Friday, April 01, 2011

Sudanese anti-government group launches station on shortwave

A Sudanese anti-government youth group announced on Thursday that it has launched a radio station on shortwave frequencies across the country in order to drum up support for regime change, a bold bid to challenge state control over broadcast media outlets in the country. Worsening economic conditions manifested in sharp increases in food prices compounded by a glum mood following the secession of the oil-producing south in a referendum held last January have stoked dissent in north Sudan. A clutch of anti-government youth groups have emerged and are actively attempting to galvanize support for a popular uprising against the 22-years old rule of President Omer Al-Bashir government inspired by current revolts in the region.

However, their few attempts to stage anti-government protests over the last two months had failed to take on a mass appeal and were swiftly squashed by the authorities. One youth opposition group known as Youth for Change, the shorthand of which is Shararah [Arabic for spark] has taken the battle to a whole new level by announcing the launch of its radio programming on shortwave across the country. Breaking the news via a statement on its Facebook-based page, Shararah said its radio broadcasts would start on shortwave frequencies across the country as of Thursday, March 31. According to the group’s statements, the radio programming would be broadcast every Tuesday, Thursday and Saturday for 30 minutes starting at 6:30 pm [1530 UTC] and can be heard on 15540 kHz.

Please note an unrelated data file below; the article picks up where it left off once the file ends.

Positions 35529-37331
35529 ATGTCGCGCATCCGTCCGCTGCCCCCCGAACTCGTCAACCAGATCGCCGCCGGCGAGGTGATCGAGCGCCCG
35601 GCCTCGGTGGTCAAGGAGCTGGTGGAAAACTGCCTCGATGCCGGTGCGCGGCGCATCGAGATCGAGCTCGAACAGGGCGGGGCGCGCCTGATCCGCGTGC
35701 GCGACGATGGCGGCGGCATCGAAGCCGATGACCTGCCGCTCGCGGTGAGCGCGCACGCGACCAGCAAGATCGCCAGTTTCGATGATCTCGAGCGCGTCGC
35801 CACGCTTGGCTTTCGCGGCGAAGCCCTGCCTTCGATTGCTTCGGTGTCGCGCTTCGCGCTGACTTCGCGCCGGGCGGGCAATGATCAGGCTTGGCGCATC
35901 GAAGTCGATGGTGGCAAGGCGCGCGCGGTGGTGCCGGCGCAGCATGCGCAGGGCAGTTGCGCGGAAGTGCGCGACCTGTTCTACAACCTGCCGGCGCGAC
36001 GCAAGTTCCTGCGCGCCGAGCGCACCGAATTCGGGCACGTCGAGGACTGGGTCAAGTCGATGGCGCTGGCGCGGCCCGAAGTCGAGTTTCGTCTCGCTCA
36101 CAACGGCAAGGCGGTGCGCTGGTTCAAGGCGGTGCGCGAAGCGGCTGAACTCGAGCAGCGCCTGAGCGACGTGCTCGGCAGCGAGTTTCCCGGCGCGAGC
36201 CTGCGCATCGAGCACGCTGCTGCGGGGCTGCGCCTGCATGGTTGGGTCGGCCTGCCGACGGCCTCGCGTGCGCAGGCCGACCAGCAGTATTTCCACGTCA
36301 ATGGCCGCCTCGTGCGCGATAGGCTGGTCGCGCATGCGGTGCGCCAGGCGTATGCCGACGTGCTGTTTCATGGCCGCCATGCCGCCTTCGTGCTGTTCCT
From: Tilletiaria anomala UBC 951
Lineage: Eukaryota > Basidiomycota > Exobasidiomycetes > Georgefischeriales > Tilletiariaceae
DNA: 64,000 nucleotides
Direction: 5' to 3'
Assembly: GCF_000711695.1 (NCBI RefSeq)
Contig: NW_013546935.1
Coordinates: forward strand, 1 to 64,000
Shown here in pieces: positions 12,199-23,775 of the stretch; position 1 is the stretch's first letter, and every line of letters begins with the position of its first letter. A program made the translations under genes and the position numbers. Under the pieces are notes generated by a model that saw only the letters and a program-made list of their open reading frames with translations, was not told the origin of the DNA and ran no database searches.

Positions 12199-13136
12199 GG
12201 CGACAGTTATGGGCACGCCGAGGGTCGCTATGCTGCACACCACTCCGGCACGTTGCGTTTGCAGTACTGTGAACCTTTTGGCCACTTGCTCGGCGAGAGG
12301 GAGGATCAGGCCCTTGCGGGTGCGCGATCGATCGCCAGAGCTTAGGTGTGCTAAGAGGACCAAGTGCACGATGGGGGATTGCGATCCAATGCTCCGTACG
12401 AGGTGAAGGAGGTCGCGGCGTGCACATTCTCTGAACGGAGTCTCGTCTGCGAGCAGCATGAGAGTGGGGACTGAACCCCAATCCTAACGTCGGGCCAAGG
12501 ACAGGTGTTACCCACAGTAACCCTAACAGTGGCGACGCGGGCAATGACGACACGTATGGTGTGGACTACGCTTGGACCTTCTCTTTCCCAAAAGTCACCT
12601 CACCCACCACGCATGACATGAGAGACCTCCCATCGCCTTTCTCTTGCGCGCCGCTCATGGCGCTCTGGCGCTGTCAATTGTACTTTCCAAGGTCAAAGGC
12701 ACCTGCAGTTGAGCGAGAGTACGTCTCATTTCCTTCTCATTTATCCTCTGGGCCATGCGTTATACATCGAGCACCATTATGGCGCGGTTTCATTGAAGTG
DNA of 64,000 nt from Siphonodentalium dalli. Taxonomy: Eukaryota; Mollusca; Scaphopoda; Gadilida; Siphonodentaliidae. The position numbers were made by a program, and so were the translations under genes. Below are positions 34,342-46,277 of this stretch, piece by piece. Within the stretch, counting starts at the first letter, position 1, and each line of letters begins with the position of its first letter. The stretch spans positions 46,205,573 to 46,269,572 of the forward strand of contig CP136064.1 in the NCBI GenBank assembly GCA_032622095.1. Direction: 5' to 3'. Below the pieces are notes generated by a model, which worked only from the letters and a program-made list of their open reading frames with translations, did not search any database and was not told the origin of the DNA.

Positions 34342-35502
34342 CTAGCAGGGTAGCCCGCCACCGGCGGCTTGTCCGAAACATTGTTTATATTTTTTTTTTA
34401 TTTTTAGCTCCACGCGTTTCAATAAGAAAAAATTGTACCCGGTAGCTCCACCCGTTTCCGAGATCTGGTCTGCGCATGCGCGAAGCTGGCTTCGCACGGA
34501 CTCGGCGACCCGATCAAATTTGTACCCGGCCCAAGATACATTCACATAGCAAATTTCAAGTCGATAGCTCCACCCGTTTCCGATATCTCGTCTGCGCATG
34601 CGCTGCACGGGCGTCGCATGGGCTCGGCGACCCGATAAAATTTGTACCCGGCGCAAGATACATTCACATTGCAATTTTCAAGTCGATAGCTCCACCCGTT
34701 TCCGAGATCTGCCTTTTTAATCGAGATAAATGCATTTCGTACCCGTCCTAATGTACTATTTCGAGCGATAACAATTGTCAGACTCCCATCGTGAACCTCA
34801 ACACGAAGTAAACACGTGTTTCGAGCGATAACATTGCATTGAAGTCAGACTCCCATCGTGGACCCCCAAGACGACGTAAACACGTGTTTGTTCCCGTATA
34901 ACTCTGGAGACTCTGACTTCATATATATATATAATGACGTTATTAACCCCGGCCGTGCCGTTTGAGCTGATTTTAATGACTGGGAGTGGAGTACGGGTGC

“We urge our listeners in all parts of Sudan to follow our broadcasts and provide us with information on whether our broadcasts have reached all [target] areas” the group’s statement said. “The service will cover all parts of Sudan in a continuation of the tremendous efforts exerted by different segments of the society, especially youth groups, in order to get rid of the [National Islamic] Front regime to extricate Sudan from this dark abyss,” the statement added. The group further asked those wishing to contribute to the radio or send audio materials to contact it through the following e-mail:

It is not clear whether Shararah radio’s broadcasts will be relayed from inside or outside the country, but Sudanese authorities have in the past successfully blocked the operation of radios it deemed hostile to the government, especially in the densely-populated Khartoum state. Unlike print-media which enjoys relative freedom in Sudan, broadcast media is tightly controlled by the state and heavily regulated by the National Telecommunication Corporation, which also filters and monitors internet content. There are 16 radio stations broadcasting on FM frequencies in the capital Khartoum, almost all of them focus their programming exclusively on entertainment, religious affairs or sport.

(Source: Sudan Times/R Netherlands Media Network Weblog)